A restructuring proposal to take PDVSA back to its core business was making the rounds recently. Out with importing food, feeding chicken and building cardboard housing, in with amending laws to attract foreign investment and to allow PDVSA to become minority partner, recovering refineries, increase output and decrease taxes and royalties. U.S. sanctions, globe's oil glut, and the Chinavirus must have precipitated the move, which, has to be said, is and has been the only solution. Trouble is, the world's economy isn't going anywhere, oil demand will continue setting record lows for the foreseable future, ditto energy prices, so chavismo's decision to sweeten the pill to potential partners comes too late. There is, however, an interesting bit of news in that proposal: creation of a new PDVSA Rusia S.A., which shall get PDVSA's stakes in Nynas Petroleum and in APS SpA. Pardon, but APS who?
We like to keep track of all things corruption here, and given that PDVSA is both the main cash generator and largest source of procurement in Venezuela, we map subsidiaries and operations as much as possible. We have published about Nynas's very own debacle lately.
As it turns out, PDVSA has an off-the-books, 49.95% stake, in an Italian company called APS SpA. It established said association, allegedly, in 2015. Research into acquisition of APS stake, in PDVSA's books, reports, and audited financials, returns no results. Zero. Niente. So how did this partnership come about, who established it, and what proceeds (if any) has produced since?
Enter Rafael Ramirez, the architect of PDVSA's destruction. Ramirez has a brother in law, called Baldo Sanso. This Sanso character was Ramirez's favourite off-the-books deal maker during his reign as concurrent CEO of PDVSA and Venezuela's Minister of Energy. According to Guardian journalist Rory Carroll's book "Comandante", Sanso was the go-to man for companies chasing energy deals in Venezuela. Fees needed to be paid before application, of course, and Sanso boasted about the cool $2 million that international companies would pay "just to meet" him.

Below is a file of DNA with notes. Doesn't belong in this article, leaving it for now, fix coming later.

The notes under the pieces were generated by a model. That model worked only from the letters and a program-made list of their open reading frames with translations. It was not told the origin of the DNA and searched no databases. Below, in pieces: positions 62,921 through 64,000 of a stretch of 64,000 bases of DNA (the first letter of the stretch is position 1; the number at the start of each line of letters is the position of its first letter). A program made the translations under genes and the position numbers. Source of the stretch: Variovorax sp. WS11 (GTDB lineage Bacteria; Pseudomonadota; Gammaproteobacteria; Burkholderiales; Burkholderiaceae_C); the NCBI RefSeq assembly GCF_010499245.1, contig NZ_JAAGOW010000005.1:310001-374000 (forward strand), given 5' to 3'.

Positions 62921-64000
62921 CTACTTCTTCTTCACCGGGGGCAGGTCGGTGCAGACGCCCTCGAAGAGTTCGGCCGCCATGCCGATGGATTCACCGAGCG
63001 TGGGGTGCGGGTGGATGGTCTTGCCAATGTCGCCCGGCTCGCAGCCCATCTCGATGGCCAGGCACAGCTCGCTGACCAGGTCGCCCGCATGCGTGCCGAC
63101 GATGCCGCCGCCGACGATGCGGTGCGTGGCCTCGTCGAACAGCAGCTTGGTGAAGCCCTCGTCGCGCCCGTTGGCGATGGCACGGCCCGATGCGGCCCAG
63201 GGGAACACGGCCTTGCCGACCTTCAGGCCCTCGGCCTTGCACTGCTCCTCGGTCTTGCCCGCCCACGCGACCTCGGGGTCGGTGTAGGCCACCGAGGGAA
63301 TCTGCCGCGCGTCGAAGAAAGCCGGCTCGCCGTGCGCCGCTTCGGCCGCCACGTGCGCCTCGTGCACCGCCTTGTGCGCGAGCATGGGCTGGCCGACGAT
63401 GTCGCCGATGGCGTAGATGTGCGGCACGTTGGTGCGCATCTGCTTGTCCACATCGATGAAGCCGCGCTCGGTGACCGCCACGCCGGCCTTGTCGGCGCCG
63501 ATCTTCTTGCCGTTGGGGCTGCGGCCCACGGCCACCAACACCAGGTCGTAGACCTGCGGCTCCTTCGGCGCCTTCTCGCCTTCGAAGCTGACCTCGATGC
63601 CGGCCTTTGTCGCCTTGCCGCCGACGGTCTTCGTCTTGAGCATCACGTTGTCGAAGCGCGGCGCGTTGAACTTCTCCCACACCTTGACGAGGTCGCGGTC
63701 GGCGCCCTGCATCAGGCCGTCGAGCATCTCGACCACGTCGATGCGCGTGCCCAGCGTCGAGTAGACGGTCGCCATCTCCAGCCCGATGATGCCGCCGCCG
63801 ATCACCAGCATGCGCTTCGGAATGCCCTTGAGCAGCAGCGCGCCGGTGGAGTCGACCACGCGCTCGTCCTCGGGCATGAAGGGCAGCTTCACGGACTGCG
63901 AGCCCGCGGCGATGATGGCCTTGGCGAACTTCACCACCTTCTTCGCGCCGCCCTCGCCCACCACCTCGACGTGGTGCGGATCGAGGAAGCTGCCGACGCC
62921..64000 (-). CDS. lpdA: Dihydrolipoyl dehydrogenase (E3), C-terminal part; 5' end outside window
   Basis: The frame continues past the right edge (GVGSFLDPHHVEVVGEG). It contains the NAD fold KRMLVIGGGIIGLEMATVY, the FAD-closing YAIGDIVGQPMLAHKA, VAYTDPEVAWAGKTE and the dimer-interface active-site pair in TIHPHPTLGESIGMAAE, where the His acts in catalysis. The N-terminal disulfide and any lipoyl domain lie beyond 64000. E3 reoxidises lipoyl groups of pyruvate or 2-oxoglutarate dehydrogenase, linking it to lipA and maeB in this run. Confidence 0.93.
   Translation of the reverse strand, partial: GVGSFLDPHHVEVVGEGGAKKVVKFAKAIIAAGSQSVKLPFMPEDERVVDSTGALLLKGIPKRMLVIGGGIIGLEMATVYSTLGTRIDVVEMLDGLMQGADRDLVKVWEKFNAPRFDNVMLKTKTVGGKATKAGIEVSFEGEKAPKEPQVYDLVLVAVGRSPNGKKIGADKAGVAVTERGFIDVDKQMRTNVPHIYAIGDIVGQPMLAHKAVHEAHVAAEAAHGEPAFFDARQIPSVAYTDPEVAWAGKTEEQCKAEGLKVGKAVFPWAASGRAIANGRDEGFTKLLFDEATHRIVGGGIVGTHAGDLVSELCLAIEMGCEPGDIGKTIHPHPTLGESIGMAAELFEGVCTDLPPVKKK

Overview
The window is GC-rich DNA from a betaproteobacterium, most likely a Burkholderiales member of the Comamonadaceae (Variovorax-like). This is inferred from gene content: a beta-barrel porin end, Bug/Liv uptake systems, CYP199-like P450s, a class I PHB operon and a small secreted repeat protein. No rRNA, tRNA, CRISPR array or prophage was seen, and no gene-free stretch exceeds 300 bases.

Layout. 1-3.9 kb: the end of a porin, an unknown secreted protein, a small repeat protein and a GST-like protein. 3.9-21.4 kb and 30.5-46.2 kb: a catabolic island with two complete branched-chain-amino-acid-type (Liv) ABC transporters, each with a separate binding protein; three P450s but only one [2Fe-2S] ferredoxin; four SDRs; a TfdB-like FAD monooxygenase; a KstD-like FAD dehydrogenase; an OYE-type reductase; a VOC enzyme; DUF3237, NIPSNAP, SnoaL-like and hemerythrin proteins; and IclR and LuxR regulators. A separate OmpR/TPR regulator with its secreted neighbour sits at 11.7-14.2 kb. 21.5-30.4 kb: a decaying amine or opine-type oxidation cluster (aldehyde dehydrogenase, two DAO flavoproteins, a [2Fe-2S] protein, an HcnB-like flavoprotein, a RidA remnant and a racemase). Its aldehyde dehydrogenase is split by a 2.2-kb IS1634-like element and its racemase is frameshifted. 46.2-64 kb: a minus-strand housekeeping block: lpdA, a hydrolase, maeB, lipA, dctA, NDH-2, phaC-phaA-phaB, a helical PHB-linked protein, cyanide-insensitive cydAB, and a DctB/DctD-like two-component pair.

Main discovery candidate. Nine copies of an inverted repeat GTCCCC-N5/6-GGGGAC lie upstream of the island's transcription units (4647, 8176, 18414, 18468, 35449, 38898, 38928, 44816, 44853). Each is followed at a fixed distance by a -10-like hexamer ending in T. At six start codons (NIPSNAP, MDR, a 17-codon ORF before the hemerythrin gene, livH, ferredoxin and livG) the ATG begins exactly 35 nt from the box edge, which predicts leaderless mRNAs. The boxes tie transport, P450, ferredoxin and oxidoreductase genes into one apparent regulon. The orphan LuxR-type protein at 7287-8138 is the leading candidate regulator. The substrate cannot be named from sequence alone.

Fast forward a few years. Ramirez gets dethroned by Nicolas Maduro, and goes from all powerful PDVSA CEO / Energy Minister to, erm, owning a pizzeria near Rome and making videos that are watched by three people. In the meantime, his star advisor, while pretending he is some sort of financial wunderkind that cracked China, is now depleting at a rate of €250,000 transfers that fund where the $2 million a pop payments had been accumulating, sustaining lifestyles of not only Ramirez and wife Beatrice, but mum Hildegard Rondon de Sanso, ex wife Marjorie, son... A whole bunch of people without known employment living large in Europe is a costly affair.
From our network of sources we learned that Sanso established some sort of strategic partnership between PDVSA and APS SpA, and kept regular contact. While no official records have been found, further research revealed that PDVSA acquired 49.95% in APS, but subsequently reneged on a deal. In its website, APS claims that it entered into a partnership with PDVSA in 2015, and it rebranded. Reportedly it has engineering projects in different countries. There's a bit of pre-rebranding background here. More on PDVSA operations / partnerships in Europe (sans APS) here.
Looking into APS management and board provides more clues as to link with Ramirez's network.
There's Ivan Antonio Orellana Alcala, former chargé d'affairs of Venezuela's Ministry of Energy and Petroleum during Ramirez's absences owing to foreign trips. More recently, Orellana Alcalá was appointed as PetroCaribe Coordinator.
Then, there's Ivan Jose Parra Tepedino, former PDVSA and CITGO executive.
Jesus Rafael Serrano Mata, another former PDVSA staff.
Ygor Gastón Martínez Acurero, former Head of PDVSA Argentina S.A.
And then, there's Humberto Jose Perniciaro Diaz, former legal counsel of PDVSA, who just happen to collaborate and co-author books on joint ventures in the context of Venezuela's Hydrocarbons Law with, none other, than Hildegard Rondon de Sanso: Ramirez's mother in law, co-legal counsel of PDVSA along with Ramirez's wife Beatrice, and mother of Baldo Sanso.
This is yet another exhibit of the corrupt regime that Ramirez ran in PDVSA with his trusted lieutenants. It is not clear what business did APS and PDVSA developed. Aside from mention in an engineering project, there's not a lot. In any case, how could PDVSA acquire 49.95% of an Italian company, without reporting it anywhere?
Requests for comment put to APS SpA have not been answered.